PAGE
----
do not currently appear to be getting an optimal level of contact with
their non-resident parent.
Encountering Problems
17.Some parents may separate acrimoniously and have disagreements
about parenting arrangements from the outset. Others may encounter
them later, perhaps due to the changed circumstances of one parent
such as one having a new partner or moving location. Some parents
may have other unresolved issues and disputes or wider problems and
difficulties about, for example, money. These can sometimes create an
environment of conflict that could have a knock-on effect to complicate
discussions about childcare and parenting. These other issues need to
be cleared to focus on the children.
18.So whilst separating parents face similar problems their particular
circumstances mean they have their own sets of issues to address.
This suggests they may need different types and levels of help. No
“one-size fits all” solution is likely to be effective. The section below
describes and analyses the characteristics of those parents who
currently go to court and discusses what processes they experience.
How many contact cases come to court every year?
19.As already stated, around 10% of parents experiencing relationship
breakdown choose to resolve their contact issues with the help of the
courts every year. In 2003 this resulted in 67,000 contact orders being
made by the courts. This figure continues the rising trend that has
been seen over the previous 10 years, between 1992 and 2002, the
number of private law contact orders made by courts in England and
Wales more than tripled from 17,470 to 61,356.
7 Dunn 2003
8 Smith et al, 2001
9 Pryor and Rodgers
10 Buchanan et al 2001

Private Law Contact Orders per year

Source: Judicial Statistics

What do we know about parents resolving contact issues with the
help of the courts?
20.Analysis of 300 court files carried out on behalf of the DCA suggests
that over half of couples resolving contact issues through the courts
are married, just under one third are cohabiting and 13% were ‘never
together’.
The relationship between parties in contact cases
(based on 300 cases)

Source: Court File Analysis
21.The same court file analysis found that 54% of cases involved 1 or
more children aged 5 or under. These children are in their most
formative years and therefore the risk that they will be ‘damaged’ as a
result of a bitter contact dispute is high. They are also extremely
vulnerable because, unlike older children, they are not yet able to
express their own views or wishes regarding future contact
arrangements. We as government therefore have an even greater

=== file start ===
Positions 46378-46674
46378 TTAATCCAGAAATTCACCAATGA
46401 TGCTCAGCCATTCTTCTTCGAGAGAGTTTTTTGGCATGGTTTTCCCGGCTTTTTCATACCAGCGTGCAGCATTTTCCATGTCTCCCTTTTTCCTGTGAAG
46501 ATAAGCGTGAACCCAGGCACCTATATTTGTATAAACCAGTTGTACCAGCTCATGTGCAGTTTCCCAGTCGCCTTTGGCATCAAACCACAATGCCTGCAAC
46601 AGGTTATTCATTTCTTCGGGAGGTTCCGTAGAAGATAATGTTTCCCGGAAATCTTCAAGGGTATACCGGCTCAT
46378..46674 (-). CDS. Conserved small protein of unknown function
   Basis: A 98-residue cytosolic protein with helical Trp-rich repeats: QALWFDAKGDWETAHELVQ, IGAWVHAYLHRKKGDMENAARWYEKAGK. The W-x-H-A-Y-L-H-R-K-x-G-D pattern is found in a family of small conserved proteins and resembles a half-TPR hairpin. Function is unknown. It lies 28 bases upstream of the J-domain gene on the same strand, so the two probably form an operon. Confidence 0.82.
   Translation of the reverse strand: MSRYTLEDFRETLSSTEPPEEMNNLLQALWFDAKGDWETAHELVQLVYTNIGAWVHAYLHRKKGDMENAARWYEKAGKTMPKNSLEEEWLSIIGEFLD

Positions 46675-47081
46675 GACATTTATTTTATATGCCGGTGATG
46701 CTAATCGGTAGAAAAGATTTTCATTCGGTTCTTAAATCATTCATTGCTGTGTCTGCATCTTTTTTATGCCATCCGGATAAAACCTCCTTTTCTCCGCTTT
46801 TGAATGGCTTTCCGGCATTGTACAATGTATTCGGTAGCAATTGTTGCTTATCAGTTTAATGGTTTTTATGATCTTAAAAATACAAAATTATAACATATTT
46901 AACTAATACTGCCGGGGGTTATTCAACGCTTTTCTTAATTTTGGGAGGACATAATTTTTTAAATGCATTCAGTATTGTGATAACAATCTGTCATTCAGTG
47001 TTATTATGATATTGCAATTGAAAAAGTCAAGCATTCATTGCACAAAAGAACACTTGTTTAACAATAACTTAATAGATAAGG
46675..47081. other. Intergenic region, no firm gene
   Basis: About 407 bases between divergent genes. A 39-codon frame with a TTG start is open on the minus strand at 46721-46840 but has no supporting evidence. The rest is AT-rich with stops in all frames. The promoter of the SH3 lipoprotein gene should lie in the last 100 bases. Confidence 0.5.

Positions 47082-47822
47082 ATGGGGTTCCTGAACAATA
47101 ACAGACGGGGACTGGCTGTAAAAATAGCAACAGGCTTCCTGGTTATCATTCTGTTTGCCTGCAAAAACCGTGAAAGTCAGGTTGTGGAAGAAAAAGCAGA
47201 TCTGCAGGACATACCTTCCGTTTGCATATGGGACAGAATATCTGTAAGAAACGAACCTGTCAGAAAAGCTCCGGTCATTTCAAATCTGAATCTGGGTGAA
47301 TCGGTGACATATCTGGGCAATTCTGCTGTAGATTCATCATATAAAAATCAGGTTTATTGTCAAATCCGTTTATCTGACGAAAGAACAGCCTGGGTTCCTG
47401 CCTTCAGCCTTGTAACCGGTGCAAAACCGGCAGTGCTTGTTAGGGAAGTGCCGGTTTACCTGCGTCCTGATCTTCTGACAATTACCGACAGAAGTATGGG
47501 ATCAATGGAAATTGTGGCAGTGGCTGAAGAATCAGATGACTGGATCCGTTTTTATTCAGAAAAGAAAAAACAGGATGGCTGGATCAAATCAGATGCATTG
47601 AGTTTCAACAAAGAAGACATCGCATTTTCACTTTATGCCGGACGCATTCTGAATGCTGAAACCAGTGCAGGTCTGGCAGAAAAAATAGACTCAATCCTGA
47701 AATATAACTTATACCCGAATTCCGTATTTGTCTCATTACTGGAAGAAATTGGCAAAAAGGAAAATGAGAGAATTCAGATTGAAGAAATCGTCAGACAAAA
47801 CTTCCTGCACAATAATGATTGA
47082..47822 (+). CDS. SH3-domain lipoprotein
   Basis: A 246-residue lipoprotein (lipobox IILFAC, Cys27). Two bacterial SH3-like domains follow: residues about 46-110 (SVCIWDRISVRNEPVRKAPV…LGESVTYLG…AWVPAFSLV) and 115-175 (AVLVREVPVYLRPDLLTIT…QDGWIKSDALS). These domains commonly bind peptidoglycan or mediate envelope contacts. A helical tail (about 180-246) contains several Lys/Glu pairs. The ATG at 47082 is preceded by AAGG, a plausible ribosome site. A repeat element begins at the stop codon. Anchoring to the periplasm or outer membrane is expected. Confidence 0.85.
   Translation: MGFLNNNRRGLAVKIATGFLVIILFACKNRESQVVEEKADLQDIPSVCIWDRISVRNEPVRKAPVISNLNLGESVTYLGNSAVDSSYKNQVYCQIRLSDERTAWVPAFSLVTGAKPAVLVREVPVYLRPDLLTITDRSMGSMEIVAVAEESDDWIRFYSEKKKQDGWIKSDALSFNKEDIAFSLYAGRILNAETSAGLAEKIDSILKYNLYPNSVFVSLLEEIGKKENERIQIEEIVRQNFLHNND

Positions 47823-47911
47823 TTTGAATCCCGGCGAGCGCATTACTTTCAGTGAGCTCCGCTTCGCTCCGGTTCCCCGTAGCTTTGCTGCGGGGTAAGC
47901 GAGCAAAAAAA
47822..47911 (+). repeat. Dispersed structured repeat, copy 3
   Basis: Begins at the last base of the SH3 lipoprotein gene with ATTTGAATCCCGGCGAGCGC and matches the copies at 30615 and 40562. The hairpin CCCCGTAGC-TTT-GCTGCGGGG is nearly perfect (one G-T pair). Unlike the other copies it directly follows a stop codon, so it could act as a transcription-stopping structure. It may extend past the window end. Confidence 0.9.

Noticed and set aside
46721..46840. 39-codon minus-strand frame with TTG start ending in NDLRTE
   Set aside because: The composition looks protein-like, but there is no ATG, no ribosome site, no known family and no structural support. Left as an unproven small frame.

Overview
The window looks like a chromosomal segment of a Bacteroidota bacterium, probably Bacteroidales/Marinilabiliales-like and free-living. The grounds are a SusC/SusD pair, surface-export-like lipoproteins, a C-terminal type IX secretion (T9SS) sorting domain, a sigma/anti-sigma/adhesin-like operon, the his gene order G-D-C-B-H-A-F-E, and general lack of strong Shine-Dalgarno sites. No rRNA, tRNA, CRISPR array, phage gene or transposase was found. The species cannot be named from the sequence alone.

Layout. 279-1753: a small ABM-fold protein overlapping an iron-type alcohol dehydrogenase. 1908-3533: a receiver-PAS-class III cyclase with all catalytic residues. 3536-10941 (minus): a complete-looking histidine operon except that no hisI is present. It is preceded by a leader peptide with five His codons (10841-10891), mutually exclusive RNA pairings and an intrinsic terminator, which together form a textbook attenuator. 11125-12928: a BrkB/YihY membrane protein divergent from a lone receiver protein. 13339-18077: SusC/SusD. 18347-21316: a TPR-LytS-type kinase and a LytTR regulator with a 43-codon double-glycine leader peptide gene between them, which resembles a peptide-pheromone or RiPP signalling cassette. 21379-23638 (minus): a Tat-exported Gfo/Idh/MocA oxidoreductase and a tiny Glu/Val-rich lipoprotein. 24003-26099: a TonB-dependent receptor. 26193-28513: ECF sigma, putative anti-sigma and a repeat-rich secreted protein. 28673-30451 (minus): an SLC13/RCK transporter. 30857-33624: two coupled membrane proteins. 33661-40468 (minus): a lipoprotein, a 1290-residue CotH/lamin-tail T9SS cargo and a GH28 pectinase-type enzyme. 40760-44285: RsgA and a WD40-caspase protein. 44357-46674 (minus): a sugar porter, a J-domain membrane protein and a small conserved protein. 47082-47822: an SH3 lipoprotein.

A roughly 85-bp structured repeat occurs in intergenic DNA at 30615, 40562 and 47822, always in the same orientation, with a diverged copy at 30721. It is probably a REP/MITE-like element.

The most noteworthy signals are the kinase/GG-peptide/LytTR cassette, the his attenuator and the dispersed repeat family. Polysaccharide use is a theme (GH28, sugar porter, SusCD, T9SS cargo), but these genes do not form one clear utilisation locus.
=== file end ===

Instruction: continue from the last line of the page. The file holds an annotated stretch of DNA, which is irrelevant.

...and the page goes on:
responsibility to protect their interests at times of parental relationship
breakdown.
The proportion of contact cases involving children of different ages
(Based on 300 cases)

Source: Court file analysis
22.In addition, the court file analysis suggested that around 60% of
parties involved in contact cases passing through the courts have legal
aid funding.
23.Court file analysis shows that of the estimated 10% of parents applying
to the courts for help in resolving contact issues, around a third involve
safety issues. It is estimated that of the 10% of contact cases decided
by courts, around 10% are the so-called intractable cases where
resolution is unlikely to be reached without court intervention
24.For those contact applications to the court where safety is an issue, the
most commonly cited problem is one of domestic violence (52%). Child
abuse and neglect is however, also a significant and frequently
overlooked issue, accounting for an estimated 40% of all safety related
contact applications. This raises an important point – that both
mothers as well as fathers can be the subject of alleged safety issues
in contact cases.
The problem cited in contact cases with safety issues

Source: Consumer Strategy Directorate Court File Analysis
Notes: Based on 107 cases with safety issues out of a sample of 300 cases.

25.Intractable cases are often those which return to the courts time after
time, with one parent repeatedly flouting court ordered contact
agreements. The analysis of court files showed that almost half (48%)
of all contact cases come to court only once, while a further 28%
involve just one repeat application. The remaining 24% of cases have 2
or more repeat applications.

Source: Court file analysis
26.Court file analysis also showed that about a third of repeat applications
are driven by enforcement issues, while over a half are instead driven
by the need to have a previous order updated.
Drivers of repeat applications in contact cases